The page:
And the angel thrust in his sickle into the earth, and gathered the vine of the earth, and cast it into the great wine-press of the wrath of God.
And the wine-press was trodden without the city, and blood came out of the wine-press, even unto the horse-bridles, by the space of a thousand and six hundred furlongs.-REV. XIV. 14-20.
This is an epitome of what follows, until Satan is bound for a thousand years, as represented in the twentieth chapter. Under the startling and awful symbols of our text, the apostle makes a general statement, and then goes on, in the following chapters, to particularize. It is a synopsis of what is contained under the symbolism of the seven vials. I do not, therefore, pretend to find a specific fulfillment of these awful prophecies in the events of the present time. Yet I do believe that a general history, in its relation to Christianity, of the latter part of the eighteenth and of the nineteenth centuries, up to the present time, is shadowed forth in the symbols of this part of the Word of God. I have given the subject a great deal of thought, and my conclusions are not founded on mere fancies. The resemblance of these symbols to what I believe to be their substance, is too striking to pass unnoticed by the careful student of the Bible.
After much study I have adopted, so far as I dare, what seems to me to be the most rational interpretation of the symbols of the beast and of the woman who sat upon his back, clothed in scarlet, as described in the seventeenth chapter; though, of course, I do not pretend that the events, when they transpire, may not furnish a better, and, perhaps, an essentially different, interpretation. As it seems to me, the beast with seven heads and ten horns symbolizes Political Despotism-Monarchism, Imperialism, Absolutism-as found in the seven principal countries of Europe-England, France, Spain, Italy, Austria, Russia, and Prussia. I will not strenuously contend that those seven kingdoms are the specific ones shadowed forth by the heads of this monster, nor that the ten horns are the kings increased by the subordinate kings of Germany. Yet all will agree that there is some resemblance. But I am convinced that the woman symbolizes Ecclesiastical Despotism, seated on the back of political power, without which she could not, in our day, execute her decrees. You will find Ecclesiastical Despotism chiefly among the Papal powers, but not exclusively. The English and Greek churches have had some share in ecclesiastical domination, and their garments are not entirely free from the blood of persecution. So even the Presbyterians and Puritans have had some share in persecution. But as religious despotism has been chiefly confined to Rome, John locates its throne upon the seven hills.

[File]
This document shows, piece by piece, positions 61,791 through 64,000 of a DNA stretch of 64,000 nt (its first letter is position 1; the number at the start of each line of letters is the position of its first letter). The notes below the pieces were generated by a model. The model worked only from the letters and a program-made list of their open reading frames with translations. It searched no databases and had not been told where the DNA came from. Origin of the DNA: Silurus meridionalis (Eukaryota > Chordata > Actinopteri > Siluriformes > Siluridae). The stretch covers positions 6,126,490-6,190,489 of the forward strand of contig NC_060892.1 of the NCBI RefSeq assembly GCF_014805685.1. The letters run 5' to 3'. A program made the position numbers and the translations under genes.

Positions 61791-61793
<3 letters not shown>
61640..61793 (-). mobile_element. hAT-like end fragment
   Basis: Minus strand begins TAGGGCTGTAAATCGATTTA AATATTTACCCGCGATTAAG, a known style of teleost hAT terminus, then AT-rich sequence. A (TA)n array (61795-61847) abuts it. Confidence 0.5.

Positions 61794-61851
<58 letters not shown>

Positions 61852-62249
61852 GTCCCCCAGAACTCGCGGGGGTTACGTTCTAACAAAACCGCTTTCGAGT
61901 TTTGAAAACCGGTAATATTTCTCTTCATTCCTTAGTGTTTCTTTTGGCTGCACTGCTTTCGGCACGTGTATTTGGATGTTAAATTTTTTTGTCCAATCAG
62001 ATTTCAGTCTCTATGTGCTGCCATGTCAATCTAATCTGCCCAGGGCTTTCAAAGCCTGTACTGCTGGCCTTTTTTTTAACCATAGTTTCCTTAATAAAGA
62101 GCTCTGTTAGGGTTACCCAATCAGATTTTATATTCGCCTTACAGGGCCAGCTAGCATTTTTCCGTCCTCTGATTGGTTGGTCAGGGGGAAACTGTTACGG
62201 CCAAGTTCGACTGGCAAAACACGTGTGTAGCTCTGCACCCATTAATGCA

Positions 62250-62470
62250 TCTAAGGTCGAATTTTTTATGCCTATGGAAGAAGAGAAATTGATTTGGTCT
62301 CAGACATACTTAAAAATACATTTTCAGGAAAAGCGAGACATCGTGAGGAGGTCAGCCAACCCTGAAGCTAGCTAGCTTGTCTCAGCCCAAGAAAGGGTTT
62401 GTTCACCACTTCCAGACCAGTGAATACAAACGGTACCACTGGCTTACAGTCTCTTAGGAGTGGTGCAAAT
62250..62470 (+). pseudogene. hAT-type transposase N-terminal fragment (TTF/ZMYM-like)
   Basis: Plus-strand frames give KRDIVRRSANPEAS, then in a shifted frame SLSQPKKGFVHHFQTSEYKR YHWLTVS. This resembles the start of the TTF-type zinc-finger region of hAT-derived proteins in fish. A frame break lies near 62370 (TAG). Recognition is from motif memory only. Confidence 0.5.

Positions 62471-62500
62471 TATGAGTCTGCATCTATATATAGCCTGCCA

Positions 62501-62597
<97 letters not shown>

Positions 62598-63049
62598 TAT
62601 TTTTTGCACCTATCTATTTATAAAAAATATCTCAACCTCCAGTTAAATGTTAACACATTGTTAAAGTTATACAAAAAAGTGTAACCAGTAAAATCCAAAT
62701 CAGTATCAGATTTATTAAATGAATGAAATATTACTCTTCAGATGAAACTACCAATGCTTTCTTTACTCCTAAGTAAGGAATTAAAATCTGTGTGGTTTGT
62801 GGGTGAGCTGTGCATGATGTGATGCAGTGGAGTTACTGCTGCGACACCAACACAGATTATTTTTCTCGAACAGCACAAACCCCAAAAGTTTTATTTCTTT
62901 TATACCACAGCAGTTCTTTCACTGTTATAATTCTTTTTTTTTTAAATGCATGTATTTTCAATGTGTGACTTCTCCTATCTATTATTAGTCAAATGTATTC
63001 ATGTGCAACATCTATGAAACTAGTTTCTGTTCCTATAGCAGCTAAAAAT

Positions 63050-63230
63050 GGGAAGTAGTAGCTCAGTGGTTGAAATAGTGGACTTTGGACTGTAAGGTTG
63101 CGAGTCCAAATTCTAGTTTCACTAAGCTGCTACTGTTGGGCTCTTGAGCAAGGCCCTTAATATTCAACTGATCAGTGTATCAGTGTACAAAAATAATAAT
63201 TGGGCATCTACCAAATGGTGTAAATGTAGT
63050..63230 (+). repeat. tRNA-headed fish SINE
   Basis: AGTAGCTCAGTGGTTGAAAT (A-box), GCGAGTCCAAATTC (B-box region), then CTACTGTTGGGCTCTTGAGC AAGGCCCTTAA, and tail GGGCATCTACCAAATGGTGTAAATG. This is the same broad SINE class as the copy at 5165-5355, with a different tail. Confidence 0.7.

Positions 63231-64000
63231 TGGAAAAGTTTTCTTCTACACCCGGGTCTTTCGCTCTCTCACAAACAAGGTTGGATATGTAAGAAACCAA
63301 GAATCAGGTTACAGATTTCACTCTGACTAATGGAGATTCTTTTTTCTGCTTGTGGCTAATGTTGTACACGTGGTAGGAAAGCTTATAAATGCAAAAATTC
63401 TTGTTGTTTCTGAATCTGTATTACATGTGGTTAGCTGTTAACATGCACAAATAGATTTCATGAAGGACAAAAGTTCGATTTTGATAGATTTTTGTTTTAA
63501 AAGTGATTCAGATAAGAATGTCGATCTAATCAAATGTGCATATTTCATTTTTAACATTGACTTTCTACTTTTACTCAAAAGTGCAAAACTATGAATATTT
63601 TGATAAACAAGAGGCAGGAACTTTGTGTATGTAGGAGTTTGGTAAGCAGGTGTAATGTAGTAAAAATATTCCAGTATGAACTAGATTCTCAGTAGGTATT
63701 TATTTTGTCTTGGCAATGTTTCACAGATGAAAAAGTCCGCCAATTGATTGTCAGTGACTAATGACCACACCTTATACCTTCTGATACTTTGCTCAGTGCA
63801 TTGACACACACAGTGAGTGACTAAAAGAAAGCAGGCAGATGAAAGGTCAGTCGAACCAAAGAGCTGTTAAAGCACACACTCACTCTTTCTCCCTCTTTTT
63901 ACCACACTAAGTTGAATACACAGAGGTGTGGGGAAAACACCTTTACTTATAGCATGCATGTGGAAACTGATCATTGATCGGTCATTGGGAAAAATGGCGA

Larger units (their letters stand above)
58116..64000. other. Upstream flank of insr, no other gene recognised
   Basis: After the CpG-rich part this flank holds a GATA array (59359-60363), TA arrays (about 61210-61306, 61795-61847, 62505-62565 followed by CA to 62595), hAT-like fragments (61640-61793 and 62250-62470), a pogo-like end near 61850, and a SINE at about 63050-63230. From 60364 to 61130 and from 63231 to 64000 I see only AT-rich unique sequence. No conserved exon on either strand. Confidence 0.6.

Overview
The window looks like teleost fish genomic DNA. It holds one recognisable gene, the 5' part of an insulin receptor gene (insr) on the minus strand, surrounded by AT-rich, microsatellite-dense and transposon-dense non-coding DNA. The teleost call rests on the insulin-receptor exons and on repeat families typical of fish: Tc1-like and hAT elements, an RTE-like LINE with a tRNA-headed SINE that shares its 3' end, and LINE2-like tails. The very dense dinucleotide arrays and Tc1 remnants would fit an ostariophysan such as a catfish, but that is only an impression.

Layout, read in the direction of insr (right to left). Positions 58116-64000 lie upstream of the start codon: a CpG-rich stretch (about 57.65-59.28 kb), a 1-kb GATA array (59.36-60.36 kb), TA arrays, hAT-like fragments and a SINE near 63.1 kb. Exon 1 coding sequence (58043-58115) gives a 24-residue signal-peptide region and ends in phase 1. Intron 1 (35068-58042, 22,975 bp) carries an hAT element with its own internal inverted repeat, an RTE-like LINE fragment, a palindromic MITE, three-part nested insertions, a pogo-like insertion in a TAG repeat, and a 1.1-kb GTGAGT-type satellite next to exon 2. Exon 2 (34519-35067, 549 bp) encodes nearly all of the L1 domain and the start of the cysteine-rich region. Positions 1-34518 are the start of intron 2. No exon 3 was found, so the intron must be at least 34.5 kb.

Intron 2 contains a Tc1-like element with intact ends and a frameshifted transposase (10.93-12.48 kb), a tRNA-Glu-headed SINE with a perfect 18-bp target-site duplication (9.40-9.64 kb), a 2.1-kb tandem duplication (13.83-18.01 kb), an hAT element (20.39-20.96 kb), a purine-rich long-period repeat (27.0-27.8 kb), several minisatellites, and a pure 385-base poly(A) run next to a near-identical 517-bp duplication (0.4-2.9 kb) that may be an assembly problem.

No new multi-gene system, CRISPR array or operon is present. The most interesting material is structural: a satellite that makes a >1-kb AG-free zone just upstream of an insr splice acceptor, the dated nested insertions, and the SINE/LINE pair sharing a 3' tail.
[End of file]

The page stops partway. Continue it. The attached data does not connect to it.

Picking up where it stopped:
When the student of history sees that all the great wars that have shaken the world for a hundred years, have resulted in weakening these two powers, sweeping away one after another of their supports, even when the thunders have not been directly launched upon either of them, he must be skeptical, indeed, if he cannot see Eternal Providence riding on the storm, and directing the winds where to blow, and the bolts where to fall.